Money Management Tips: 5 Ways I Simplified My Family Finances

by Suzanne Rust

Keeping on top of my family's expenses can be daunting. I've always fantasized about being one of those fully-in-charge-of-the-purse-strings kind of women, but when reality kicks in, I find that I need help — so in my family, we all pitch in. A little delegation can go a long way; not only does it take a lot off my already-full plate, but it also helps guarantee that we're all on the same page financially. Here's how we split the duties in my household:

1.   The weekly money date to discuss the financial plan

It's not as romantic as dinner and a movie, but neither is almost forgetting to pay the credit card bill! My husband and I try and set aside 30 to 45 minutes a week to go over our finances, decide what needs handling during the week, and who will take care of it. When we have our set "date," I can relax knowing that we will focus solely on financial matters during that time frame. It simplifies things. You can find more tips for talking to your partner about money here.

2.  Volley the monthly payments

Some people nip their bills in the bud as soon as they land in the mailbox. Others put their bills on autopilot with automatic payments. My husband has a steady salary, but I freelance, which means my checks come intermittently. Sometimes we need to be creative and flexible when it comes to finances and bill paying. We usually take turns being in charge of monthly expenses, that way neither of us gets resentful of the duty. It also means we both know where to find all the relevant account information.

3.  Wrestling with random bills

If your household is like mine, you probably find yourself sorting through the mail on a daily basis. Once I weed out the "junk" mail, I begin to tackle my bills by date. It helps to write the due date on the bill's envelope where I can easily see it, so I don't have to take time scrutinizing the fine print when the time comes to make a payment. I happen to be the more organized half of the couple, so I usually handle this responsibility.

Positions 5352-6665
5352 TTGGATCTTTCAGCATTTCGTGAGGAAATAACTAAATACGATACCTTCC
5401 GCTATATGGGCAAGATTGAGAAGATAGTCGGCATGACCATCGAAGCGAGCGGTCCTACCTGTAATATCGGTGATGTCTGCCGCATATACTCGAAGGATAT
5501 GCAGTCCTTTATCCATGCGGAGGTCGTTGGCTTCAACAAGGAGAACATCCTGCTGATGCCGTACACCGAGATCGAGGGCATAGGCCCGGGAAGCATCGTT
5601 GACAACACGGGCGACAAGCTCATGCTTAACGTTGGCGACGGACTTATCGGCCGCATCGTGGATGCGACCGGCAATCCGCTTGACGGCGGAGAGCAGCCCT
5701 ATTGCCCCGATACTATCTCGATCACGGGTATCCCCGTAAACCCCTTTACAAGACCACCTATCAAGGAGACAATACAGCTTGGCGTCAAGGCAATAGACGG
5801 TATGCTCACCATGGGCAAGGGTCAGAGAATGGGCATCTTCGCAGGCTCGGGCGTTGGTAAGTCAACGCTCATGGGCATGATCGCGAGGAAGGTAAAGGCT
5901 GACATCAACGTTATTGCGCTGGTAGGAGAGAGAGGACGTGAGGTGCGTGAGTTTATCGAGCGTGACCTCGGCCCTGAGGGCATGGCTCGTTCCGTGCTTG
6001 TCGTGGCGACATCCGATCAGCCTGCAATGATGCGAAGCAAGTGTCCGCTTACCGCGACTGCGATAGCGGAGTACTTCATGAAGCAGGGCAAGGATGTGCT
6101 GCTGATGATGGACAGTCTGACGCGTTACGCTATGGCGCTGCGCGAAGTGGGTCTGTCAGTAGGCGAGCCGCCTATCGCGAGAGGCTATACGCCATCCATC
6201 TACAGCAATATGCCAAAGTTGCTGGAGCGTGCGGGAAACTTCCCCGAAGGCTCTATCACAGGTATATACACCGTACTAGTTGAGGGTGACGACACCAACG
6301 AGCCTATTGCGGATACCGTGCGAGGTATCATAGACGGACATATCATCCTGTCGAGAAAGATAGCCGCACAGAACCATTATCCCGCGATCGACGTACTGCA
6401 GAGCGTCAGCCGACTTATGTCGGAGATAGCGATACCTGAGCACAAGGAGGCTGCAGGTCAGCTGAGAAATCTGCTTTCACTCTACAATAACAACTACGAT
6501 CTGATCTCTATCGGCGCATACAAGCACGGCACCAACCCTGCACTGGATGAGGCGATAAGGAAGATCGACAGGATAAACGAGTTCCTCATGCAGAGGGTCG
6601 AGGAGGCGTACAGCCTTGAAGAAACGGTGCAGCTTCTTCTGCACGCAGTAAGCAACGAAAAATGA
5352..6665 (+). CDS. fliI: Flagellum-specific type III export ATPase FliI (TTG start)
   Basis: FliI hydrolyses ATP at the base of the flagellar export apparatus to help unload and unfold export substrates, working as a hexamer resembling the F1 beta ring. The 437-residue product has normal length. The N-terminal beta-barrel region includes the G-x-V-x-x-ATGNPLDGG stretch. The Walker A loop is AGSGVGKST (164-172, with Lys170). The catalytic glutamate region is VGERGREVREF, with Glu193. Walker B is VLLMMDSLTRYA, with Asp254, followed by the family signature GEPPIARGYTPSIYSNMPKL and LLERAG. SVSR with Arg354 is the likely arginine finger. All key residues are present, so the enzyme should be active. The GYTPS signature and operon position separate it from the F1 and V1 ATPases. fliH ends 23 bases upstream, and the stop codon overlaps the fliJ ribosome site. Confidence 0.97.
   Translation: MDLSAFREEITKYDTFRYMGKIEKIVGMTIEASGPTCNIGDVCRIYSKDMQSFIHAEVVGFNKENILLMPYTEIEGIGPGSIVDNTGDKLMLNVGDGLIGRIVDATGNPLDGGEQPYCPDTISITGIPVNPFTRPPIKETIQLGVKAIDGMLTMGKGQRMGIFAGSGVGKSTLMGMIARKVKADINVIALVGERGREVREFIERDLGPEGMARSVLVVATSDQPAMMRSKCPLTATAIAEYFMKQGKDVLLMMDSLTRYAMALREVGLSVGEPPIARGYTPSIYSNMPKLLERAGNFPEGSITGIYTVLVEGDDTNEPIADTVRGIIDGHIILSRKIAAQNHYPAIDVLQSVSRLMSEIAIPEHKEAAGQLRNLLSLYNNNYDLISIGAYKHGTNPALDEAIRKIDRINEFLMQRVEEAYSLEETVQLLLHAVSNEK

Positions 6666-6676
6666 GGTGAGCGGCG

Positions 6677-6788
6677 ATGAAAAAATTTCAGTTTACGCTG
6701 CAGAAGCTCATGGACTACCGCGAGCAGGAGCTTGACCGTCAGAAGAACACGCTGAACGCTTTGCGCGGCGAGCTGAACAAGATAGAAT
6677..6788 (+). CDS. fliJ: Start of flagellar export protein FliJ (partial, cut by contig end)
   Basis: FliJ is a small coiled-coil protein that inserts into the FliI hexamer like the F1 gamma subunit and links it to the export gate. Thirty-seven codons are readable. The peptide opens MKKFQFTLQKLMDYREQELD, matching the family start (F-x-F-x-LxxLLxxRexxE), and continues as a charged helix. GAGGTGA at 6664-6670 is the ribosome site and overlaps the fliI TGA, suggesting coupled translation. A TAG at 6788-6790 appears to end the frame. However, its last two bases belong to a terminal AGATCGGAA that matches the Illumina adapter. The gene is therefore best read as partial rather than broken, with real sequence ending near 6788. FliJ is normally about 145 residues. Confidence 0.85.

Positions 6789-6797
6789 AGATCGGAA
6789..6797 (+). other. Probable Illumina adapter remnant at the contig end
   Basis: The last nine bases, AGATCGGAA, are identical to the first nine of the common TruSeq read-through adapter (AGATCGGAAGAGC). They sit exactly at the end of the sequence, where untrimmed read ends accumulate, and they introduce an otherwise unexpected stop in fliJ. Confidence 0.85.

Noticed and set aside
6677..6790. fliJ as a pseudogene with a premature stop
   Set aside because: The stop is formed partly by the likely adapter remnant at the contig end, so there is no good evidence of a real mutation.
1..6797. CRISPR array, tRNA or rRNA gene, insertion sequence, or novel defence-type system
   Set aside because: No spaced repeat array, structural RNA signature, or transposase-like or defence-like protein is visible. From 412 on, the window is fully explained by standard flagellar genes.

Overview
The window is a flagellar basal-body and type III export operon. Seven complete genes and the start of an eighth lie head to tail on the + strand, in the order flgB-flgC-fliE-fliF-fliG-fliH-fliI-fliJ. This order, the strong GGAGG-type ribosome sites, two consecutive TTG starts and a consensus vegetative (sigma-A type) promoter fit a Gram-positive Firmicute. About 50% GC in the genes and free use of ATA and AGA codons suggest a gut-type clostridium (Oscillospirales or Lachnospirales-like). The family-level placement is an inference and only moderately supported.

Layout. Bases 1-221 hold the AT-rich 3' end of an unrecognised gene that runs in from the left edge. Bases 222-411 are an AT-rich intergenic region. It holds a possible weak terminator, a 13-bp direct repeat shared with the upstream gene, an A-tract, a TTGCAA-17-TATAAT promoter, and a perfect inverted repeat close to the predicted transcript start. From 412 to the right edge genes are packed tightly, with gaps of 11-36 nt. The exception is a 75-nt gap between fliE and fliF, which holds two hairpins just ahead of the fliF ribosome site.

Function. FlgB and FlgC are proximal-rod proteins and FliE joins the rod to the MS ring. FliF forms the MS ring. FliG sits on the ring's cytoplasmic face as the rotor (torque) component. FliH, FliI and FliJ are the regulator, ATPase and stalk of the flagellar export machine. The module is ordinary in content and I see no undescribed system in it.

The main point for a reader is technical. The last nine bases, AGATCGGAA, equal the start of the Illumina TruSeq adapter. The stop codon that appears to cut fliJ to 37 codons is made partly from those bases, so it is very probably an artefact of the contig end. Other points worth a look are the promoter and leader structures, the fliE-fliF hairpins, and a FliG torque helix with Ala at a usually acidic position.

4.  Teach the children our family finances

This is a work in progress. We try and give our children a weekly allowance, but other expenses often pop up. Our daughter might have a class trip that requires spending money or a birthday present to buy. Our son, a college student, inevitably needs a new text book or art supplies. Luckily they're old enough to keep track of their expenses, so they're responsible for giving us a list of what they will require for the week. Even if you have young children, they can help clip coupons for the products the family buys. You can also ask them to help with the family finances by budgeting expenses for a family movie night and discussing how much tickets, snacks, and parking cost.

5.  Outsourcing taxes

This is one thing we don't touch on our own anymore. After submitting online unsuccessfully for a few years, we determined that this chore was best handled by a pro-one major headache less for us. I generally take the task of compiling all of our tax material and my husband submits our family finances to our accountant. Not only do we save time by no longer agonizing over the paperwork, but we've also relieved ourselves of the worry of filing incorrectly.*

*Citigroup Inc. and its affiliates do not provide tax or legal advice. To the extent that this material or any attachment concerns tax matters, it is not intended to be used and cannot be used by a taxpayer for the purpose of avoiding penalties that may be imposed by law. Any such taxpayer should seek advice based on the taxpayer's particular circumstances from an independent tax advisor.

Suzanne Rust is a writer, editor, lifestyle expert, and on-air talent. She lives in New York with her husband and two children.


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